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Earth is Sucking More Water In Its Interior Than Previously Thought, Scientists Discover





In a research recently published in the Nature journal, we learn that our planet has been swallowing trillions of tons of water into its interior because of tectonic plates collision beneath the ocean. The researchers collected information about the rumblings over a year’s period and they were able to collect 19 passive seismographs across the Mariana Trench.

Additionally, they likewise gathered data “from seven island-based seismographs,” the Daily Mail reported, which allowed them to have “a more detailed picture of how the Pacific plate bends into the trench, revealing new insight on how the rocks hold onto water deep beneath the surface.”

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As National Science Foundation’s Division of Ocean Sciences program director Candace Major said:

“This research shows that subduction zones move far more water into Earth’s deep interior – many miles below the surface – than previously thought. The results highlight the important role of subduction zones in Earth’s water cycle.”

The team said that the extreme pressure and temperature conditions led to the water getting trapped in the rock as the plate goes down into the crust and upper mantle.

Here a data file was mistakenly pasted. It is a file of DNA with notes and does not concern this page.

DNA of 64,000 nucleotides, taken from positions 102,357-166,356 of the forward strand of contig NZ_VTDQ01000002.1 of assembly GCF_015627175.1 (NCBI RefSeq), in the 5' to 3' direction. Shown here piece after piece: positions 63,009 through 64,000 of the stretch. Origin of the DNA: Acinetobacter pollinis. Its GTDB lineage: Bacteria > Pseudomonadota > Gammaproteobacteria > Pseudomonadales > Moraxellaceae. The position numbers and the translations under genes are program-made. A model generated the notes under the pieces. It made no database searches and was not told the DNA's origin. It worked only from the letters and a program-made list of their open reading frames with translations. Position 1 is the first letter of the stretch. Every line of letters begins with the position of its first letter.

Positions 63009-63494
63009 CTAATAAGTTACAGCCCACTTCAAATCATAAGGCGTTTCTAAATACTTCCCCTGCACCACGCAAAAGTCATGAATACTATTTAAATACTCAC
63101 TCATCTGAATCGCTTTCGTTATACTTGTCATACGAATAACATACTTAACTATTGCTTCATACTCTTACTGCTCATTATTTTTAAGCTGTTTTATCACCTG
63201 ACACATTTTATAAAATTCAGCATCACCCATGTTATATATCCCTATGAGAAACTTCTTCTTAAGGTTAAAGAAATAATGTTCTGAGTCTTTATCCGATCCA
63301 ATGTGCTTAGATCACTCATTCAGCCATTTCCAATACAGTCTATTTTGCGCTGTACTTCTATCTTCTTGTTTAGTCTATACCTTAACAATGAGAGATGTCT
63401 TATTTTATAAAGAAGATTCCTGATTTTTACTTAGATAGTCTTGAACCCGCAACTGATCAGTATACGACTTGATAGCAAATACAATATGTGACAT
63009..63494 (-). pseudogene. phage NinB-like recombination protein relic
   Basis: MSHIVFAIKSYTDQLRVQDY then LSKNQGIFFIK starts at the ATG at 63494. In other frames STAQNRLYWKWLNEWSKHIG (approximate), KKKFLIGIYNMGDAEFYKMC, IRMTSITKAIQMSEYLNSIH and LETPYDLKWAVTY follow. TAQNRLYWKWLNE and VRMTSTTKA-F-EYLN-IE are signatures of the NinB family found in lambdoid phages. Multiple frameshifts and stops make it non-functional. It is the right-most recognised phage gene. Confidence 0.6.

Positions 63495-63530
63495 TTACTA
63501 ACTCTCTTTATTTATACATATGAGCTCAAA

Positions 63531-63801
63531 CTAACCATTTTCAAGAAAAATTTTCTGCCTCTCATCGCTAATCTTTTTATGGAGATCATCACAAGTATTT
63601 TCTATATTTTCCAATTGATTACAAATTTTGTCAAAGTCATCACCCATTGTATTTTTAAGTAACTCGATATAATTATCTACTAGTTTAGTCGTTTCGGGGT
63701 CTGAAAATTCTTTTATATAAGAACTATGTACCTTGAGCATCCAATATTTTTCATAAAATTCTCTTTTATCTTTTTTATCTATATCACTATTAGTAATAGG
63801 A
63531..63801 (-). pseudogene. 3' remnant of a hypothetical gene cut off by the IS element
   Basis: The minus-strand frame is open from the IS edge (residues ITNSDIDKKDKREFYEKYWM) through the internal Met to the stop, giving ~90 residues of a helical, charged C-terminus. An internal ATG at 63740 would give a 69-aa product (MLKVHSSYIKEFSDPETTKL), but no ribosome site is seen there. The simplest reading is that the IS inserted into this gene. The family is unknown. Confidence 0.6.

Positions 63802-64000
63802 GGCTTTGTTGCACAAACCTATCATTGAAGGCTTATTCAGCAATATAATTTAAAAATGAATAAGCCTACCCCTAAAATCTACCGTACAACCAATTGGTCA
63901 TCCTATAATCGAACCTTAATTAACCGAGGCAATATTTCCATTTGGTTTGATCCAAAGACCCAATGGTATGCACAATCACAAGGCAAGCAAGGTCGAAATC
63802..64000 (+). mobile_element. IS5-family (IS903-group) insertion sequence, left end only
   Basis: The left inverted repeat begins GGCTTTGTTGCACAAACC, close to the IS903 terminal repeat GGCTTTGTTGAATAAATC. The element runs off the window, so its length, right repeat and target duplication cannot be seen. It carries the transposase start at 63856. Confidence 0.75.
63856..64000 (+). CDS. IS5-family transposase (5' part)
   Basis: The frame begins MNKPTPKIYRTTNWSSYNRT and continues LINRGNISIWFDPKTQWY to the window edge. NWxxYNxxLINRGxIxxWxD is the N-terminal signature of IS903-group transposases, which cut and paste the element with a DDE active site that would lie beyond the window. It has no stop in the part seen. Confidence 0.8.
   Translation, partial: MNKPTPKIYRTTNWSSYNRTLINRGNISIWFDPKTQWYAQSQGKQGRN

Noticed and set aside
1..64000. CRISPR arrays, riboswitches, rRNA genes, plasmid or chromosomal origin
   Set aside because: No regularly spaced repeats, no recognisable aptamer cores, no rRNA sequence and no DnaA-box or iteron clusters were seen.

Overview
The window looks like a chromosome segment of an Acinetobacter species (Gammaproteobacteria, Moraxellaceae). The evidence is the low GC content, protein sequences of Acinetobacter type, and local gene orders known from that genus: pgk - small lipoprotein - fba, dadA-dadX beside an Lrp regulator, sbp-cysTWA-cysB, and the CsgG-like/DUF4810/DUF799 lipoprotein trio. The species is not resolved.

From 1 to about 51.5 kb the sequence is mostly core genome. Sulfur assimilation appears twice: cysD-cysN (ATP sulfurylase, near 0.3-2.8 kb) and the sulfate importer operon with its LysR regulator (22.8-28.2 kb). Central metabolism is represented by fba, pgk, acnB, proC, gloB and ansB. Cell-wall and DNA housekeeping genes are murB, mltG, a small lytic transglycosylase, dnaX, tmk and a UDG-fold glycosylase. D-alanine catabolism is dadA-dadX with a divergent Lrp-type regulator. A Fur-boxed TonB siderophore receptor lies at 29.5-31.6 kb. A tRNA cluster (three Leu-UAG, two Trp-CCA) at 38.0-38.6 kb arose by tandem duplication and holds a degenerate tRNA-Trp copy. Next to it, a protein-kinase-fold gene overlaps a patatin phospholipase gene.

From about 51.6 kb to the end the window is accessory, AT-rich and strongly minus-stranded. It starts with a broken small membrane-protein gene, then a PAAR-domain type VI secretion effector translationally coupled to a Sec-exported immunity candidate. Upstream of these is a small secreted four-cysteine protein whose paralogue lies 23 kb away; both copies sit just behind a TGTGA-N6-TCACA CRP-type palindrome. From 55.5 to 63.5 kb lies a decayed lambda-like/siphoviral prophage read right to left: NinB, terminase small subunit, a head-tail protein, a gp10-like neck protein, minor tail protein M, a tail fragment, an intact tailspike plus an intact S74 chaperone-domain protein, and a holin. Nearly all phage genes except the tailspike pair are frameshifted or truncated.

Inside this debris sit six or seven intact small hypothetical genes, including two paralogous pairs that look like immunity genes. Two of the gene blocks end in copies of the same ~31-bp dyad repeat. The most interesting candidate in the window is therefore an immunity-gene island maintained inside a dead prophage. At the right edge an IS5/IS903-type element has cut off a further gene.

Doug Wiens, the Robert S. Brookings Distinguished Professor in Earth and Planetary Sciences in Arts & Sciences, added:

“Previous estimates vary widely in the amount of water that is subducted deeper than 60 miles.

“The main source of uncertainty in these calculations was the initial water content of the subducting uppermost mantle.”

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The additional data gathered from the seismic images are telling us that previously-known information weren’t accurate. Besides, the researchers discovered that about 4 times of water is sucked into the interior.

“Previous conventions were based on active source studies, which can only show the top 3-4 miles into the incoming plate,” explained Cai. “They could not be very precise about how thick it is, or how hydrated it is. Our study tried to constrain that. If water can penetrate deeper into the plate, it can stay there and be brought down to deeper depths.”

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